– Premier-in-Waiting Ted Morton was joined by Quebec Finance Minister Raymond Bachand this week while rallying against a National Securities registry. According to a recent Angus Reid survey, 48% of Albertans are open to a National Securities Regulator, 23% supported the current model (and I am betting that close to 100% did not know the difference between the two).
– Liberal leader David Swann has joined Minister Morton and Wildrose Alliance leader Danielle Smith in opposing the National Securities Regulator.
– Former Premier-in-Waiting Jim Dinning is now the Chancellor of the University of Calgary.
– Alberta’s representative in Washington DC Gary Mar is spending his time promoting the oilsands in the wake of the BP oil spill in the Gulf of Mexico.
– Culture & Community Spirit Minister Lindsay Blackett has apologized for describing Canadian television as “shit” and “crap.” It was rude and condescending for Minister Blackett to say those things during a panel discussion at the Banff World Television Festival, but there was a certain refreshing quality to his honesty.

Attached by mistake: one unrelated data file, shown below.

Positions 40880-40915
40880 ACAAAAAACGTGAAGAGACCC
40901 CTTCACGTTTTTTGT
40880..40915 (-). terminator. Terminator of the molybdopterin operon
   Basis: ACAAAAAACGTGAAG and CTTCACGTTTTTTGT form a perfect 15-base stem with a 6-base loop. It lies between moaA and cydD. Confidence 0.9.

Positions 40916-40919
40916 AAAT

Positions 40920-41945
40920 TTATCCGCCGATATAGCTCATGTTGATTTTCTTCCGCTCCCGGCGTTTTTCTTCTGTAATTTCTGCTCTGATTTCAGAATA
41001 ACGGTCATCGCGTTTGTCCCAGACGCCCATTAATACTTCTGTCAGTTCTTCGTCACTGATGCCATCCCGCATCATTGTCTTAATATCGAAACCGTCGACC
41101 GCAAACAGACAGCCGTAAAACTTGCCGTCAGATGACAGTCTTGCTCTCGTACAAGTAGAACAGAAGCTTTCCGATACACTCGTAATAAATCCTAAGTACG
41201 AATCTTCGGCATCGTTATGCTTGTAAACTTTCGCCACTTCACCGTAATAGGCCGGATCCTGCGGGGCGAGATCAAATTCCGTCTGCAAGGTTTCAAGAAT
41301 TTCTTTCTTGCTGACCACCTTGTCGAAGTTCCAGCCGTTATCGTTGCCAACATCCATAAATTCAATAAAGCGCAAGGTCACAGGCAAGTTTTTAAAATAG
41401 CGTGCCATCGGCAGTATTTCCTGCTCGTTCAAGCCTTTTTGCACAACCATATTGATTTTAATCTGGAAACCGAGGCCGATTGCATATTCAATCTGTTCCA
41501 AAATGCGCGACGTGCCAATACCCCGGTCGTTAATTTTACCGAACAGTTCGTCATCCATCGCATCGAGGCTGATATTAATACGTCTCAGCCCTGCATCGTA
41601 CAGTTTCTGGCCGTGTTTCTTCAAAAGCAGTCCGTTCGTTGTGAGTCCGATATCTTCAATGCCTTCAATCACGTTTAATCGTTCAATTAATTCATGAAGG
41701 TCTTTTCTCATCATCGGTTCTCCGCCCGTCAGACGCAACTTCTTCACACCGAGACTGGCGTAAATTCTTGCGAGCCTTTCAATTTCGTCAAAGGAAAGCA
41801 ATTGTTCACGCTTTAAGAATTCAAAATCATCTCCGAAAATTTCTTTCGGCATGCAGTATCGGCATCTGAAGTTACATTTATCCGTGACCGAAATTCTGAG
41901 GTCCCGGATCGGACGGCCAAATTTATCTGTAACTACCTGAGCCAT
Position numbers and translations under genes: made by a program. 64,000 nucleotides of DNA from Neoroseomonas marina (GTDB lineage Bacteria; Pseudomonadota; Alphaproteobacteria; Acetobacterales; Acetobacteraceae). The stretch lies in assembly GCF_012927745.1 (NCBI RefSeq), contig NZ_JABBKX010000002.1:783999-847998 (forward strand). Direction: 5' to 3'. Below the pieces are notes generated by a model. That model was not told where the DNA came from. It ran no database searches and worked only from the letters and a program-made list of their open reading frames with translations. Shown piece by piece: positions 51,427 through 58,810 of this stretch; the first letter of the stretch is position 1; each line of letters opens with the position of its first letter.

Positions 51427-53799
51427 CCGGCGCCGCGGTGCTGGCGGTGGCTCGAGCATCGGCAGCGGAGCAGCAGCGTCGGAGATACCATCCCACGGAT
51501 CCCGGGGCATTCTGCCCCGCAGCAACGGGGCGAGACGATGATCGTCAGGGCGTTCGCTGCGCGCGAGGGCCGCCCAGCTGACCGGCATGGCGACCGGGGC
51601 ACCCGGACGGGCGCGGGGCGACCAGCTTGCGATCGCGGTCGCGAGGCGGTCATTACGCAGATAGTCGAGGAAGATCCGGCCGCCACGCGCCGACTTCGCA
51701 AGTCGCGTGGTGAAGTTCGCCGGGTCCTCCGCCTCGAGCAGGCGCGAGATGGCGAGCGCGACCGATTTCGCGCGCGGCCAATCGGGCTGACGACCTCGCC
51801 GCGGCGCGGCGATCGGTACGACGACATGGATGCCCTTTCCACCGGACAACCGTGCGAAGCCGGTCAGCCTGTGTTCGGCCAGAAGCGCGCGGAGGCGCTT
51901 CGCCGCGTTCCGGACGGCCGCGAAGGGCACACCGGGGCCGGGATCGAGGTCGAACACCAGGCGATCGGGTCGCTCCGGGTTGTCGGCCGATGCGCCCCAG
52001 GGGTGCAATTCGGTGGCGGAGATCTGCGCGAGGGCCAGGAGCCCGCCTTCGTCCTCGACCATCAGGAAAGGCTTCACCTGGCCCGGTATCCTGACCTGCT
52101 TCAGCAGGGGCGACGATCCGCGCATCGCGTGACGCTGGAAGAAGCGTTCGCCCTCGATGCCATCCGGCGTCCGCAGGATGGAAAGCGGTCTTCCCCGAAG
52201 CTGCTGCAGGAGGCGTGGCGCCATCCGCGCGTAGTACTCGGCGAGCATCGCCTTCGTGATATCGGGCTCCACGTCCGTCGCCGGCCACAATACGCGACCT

– I was saddened to hear of the passing of my former MLA Dave Broda. Mr. Broda served as the MLA for Redwater from 1997 to 2004.
– Federal Liberal leader Michael Ignatieff is in Edmonton on June 19. Dan Arnold has written a good article about why the federal Liberals should focus on the West.
– Equal Voice Alberta is hosting a workshop on June 23 for women considering running for municipal council or school board trustee. Panelists include Councillor Janice Melnychuk, retiring Edmonton Public School Board Trustee Sue Huff, former Ward 4 campaign manager Sarah Crummy.
– Independent Calgary-Currie MLA Dave Taylor is hosting a town hall forum with Calgary Sun columnist Rick Bell and QR77 radio host Dave Rutherford on June 22. Topic: Do Alberta’s Political Parties represent you?
– The United Nurses of Alberta has recommended the ratification of a new provincial contract. The new three-year agreement would provide a commitment to hire at least 70% of new nursing graduates, no rollbacks from the previous agreement, and a six percent pay increase over three years (two percent productivity increase in the second year and a four percent increase in the third year).
Read more in the Alberta Politics Notes archive.